AT&T claims that the DOJ’s recommendation ensures that Sprint and T-Mobile will end up with the broadcasters' spectrum so that they can “mount stronger challenges” to itself and Verizon.
Wayne Watts, AT&T’s general counsel, said “The Commission’s mandate under the Communications Act is to promote the competitive process, not to pick winners and losers in that process.”
“Rigging the spectrum auctions to favor Sprint and T-Mobile would be unlawful,” AT&T told the FCC.
The DOJ has warned the FCC to place a cap on the amount of additional spectrum that AT&T and Verizon might acquire in the upcoming broadcast spectrum auctions.
“(The FCC) must ensure that the allocation of spectrum at auction does not enable carriers with high market shares to foreclose smaller carriers from improving their customers’ coverage,” the DOJ’s antitrust division told the FCC in a filing. “Today, the two leading carriers have the vast majority of low-frequency spectrum, whereas the two other nationwide carriers have virtually none."
In its response, AT&T said the DOJ’s recommendation urges the FCC to intervene to make sure Sprint and T-Mobile end up with the broadcaster’s spectrum so that they can “mount stronger challenges” to AT&T and Verizon.
“It is surprising that the Antitrust Division of the Department of Justice would even propose measures that are so nakedly designed to help specific companies,” wrote Wayne Watts, AT&T’s senior vice president and general counsel. “The Commission’s mandate under the Communications Act is to promote the competitive process, not to pick winners and losers in that process.”
The telco giant said the DOJ’s speculation about AT&T warehousing spectrum to shut out competitors is completely divorced from reality. “The Department’s spectrum hoarding theory is so far afield from the real world that it is hard to see the Department’s filing as anything but a naked plea for regulatory favoritism,” Watts wrote.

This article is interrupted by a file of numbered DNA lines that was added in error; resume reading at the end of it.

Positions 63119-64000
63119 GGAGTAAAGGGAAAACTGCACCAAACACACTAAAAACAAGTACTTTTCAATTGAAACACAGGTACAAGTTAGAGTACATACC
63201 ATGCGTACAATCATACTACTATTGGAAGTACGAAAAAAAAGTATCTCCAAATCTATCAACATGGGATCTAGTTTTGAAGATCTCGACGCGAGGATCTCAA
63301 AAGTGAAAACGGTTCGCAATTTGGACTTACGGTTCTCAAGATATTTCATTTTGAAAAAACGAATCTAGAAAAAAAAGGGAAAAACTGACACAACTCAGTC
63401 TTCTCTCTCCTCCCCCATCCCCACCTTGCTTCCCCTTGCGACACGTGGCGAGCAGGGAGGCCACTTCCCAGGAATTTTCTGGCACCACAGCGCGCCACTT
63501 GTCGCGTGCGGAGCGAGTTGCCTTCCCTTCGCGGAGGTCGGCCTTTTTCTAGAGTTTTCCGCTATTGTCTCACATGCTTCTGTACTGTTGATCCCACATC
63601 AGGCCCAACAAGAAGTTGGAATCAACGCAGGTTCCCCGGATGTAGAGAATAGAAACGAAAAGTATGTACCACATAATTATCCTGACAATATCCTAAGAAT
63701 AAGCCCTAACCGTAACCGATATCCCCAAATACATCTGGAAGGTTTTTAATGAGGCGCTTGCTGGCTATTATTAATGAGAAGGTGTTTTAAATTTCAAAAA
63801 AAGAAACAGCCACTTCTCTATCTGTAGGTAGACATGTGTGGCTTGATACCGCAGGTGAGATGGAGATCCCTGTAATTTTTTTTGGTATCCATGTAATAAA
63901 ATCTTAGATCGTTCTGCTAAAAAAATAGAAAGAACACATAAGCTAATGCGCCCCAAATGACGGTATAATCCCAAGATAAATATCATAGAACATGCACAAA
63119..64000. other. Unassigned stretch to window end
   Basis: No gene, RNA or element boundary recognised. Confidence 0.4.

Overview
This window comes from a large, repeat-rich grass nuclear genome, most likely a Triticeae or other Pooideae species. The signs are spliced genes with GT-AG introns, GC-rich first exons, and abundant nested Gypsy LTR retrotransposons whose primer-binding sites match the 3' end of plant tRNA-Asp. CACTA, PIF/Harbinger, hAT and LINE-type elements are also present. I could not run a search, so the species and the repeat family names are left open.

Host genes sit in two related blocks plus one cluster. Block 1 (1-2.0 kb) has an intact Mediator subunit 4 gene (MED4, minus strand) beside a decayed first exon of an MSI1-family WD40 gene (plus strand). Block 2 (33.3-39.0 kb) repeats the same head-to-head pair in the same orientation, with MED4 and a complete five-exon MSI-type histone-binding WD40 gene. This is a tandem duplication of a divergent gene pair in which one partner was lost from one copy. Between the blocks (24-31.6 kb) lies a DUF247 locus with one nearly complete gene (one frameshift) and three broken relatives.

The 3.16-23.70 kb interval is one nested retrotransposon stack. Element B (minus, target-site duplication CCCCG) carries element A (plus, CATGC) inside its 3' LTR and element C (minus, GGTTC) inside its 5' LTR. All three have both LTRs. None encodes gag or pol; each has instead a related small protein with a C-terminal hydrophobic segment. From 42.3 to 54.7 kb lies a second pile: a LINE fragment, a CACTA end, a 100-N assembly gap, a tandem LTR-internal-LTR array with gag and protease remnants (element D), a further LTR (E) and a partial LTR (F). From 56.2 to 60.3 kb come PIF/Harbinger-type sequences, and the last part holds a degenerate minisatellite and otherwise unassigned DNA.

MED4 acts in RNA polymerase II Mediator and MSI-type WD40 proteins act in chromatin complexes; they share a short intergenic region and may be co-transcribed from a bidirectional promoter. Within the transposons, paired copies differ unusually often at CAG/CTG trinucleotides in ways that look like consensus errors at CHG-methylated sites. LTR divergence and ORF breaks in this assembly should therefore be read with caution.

Instead of following the DOJ’s recommendation, AT&T said the FCC should adhere to its statutory mandate and conduct an open and competitive auction that awards spectrum to the highest bidder.
“That approach offers the best prospect for a successful auction that meets all of Congress‘ stated goals, including freeing up the maximum amount of spectrum for mobile broadband use, reducing the deficit and funding a nationwide public safety network,” Watts wrote. “It also would ensure the consumer benefits that would flow from putting this scarce resource to its best and highest use.”
AT&T said the record overwhelmingly supports spectrum aggregation policies that apply equally to all providers by employing a safe harbor spectrum screen that includes, and treats equally, all suitable available spectrum.
“A spectrum screen that acts as a true safe harbor, coupled with case-by-case review for transactions that exceed the screen, strikes the appropriate regulatory balance by providing marketplace certainty for transactions that leave a provider’s holdings below the screen, but permitting careful review of the competitive effects of a transaction that exceeds the screen,” Watts wrote.
“The Department’s contrary view of an auction that is designed to favor particular competitors would be unlawful and completely unwarranted as a matter of public policy and should be rejected.”